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Happy 2021! As we face a new year of ongoing challenges, I am thinking about how I can do differently in 2021. Some of my thoughts are inspired by a friend and colleague who chooses a word every year to focus on her life and experiences. That one word gives her a common goal to tackle challenges and gain new experiences.
I decided to take my friend’s call to find my only word. For 2021 my only word is “flexible” – be flexible, practice flexibility, accept what it means – bend, but don’t break.
My appeal to each of you: consider applying this practice to your interest in gardening and expanding your horticultural knowledge and experience in 2021. I will try to give you some ideas in my columns this year. (PS: You can also focus on one word each month if that is easier to achieve.)
My garden word for January is “hydroponics”. My goal is to learn and share as much as possible about hydroponics in January. Hydroponic systems grow plants without soil. They can be used indoors or outdoors and are a great option when you have very little or no space to grow food. This water-based growing medium allows you to grow all year round and is an excellent way to practice water conservation during production.
Getting started with a basic hydroponic system at home (or in the classroom) is relatively easy and affordable. The simplest hydroponic systems for private households belong to the category “Deep Water Culture” (DWC) for hydroponics. In this setup, plants are hung over a container full of water. The roots of the plants hang in the container where they can absorb water and nutrients. Here is a short list of the things you will need to get your system up and running: a container, water, a way to anchor the plants, plants, nutrients (food), and a light source. You can also purchase pre-built and ready-to-use DWC hydroponic systems if you want to get started right away, before you can collect your supplies.
Matching the type of plant to your hydroponic system is a very important factor in a successful harvest. When choosing the plants for your indoor system, you need to consider how much light and heat are needed and available. Plants that traditionally perform well indoors all year round in hydroponic systems include most salads, herbs, mustard, kale, and leafy vegetables (amaranth and chard). Summer outdoor hydroponic waxing is less restricted and apparently can be done with almost anything. However, strawberries, tomatoes, and cucumbers are the most popular choices. Be sure to look for seeds (variety) and seed companies that do well in a hydroponic system.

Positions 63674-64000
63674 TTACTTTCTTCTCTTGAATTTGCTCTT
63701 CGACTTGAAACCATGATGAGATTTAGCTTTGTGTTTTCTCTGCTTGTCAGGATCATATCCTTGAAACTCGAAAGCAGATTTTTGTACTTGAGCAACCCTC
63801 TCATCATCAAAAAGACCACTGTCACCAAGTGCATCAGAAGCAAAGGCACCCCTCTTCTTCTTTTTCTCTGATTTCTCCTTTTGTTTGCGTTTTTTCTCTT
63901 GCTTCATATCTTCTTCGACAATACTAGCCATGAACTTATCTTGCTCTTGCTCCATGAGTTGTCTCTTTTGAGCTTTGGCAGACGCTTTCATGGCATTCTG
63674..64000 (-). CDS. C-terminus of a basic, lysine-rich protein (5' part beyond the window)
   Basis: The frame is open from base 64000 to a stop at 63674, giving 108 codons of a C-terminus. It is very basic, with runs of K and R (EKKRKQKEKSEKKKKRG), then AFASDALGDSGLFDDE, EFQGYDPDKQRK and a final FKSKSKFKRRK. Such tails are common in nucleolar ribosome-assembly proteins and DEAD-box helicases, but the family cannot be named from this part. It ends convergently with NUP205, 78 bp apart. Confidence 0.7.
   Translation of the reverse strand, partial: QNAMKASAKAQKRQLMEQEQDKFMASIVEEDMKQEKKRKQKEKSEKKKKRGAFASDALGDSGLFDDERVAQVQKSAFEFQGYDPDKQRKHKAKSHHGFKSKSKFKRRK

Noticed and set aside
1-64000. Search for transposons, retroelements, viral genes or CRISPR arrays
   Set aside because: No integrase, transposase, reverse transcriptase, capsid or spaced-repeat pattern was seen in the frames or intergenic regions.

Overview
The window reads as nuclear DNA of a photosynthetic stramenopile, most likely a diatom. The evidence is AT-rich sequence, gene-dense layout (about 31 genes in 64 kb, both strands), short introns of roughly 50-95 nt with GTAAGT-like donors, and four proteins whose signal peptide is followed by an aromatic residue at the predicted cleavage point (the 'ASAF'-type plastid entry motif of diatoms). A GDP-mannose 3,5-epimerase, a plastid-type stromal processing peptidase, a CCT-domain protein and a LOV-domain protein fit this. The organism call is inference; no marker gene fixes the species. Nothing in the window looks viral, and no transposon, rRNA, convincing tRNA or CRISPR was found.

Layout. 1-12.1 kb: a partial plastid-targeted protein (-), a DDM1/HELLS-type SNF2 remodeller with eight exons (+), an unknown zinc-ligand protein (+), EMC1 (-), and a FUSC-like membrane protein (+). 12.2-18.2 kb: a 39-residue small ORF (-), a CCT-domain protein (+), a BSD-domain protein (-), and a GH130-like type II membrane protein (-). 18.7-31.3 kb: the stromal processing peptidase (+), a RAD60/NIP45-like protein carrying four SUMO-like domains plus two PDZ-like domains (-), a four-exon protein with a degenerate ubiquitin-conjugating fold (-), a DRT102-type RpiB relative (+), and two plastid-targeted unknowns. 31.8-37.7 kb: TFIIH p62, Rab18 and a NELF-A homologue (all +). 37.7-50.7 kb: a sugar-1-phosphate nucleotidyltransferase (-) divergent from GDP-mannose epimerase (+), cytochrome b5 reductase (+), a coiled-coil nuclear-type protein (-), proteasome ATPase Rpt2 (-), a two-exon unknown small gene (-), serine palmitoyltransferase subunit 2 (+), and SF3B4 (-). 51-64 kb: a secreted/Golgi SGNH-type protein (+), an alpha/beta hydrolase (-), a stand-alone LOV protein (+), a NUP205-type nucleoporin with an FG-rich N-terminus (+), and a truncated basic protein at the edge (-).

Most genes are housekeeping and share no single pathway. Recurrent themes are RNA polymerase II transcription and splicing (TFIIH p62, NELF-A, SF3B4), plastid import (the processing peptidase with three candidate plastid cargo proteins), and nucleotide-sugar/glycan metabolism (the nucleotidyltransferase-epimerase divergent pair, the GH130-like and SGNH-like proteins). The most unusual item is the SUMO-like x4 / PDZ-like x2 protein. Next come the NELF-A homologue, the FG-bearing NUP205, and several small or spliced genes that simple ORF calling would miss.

Check out these additional expansion resources to learn more about small-scale hydroponics.
University of Minnesota Expansion – A Quick Start Guide to Small Scale Hydroponics: https://extension.umn.edu/how/small-scale-hydroponics.
University of Florida Extension Hydroponic Systems: https://sfyl.ifas.ufl.edu/media/sfylifasufledu/broward/docs/pdfs/urban-hort/Hydroponic-Systems.pdf.
University of Tennessee Expansion – An Introduction to Small-Scale Soilless and Hydroponic Vegetable Production: https://extension.tennessee.edu/publications/Documents/W844-A.pdf.
Purdue University Extension: https://www.purdue.edu/dffs/production-2/hydroponics/.
University of Florida – Hydroponic Systems for Urban Food Production: https://sfyl.ifas.ufl.edu/broward/urban-horticulture/hydroponic-solutions-for-urban-food-production/.
Heather Neikirk is an educator for Stark County Expansion in Agriculture and Natural Resources for Ohio State University (OSU) Expansion. OSU Extension is the outreach branch of the College of Food, Agriculture, and Environmental Sciences (CFAES) with offices in each of Ohio’s 88 counties. If you have questions about healthy food systems, farm-to-school, food production, small farms, women in agriculture or food horticulture, contact them at 234-348-6145 or firstname.lastname@example.org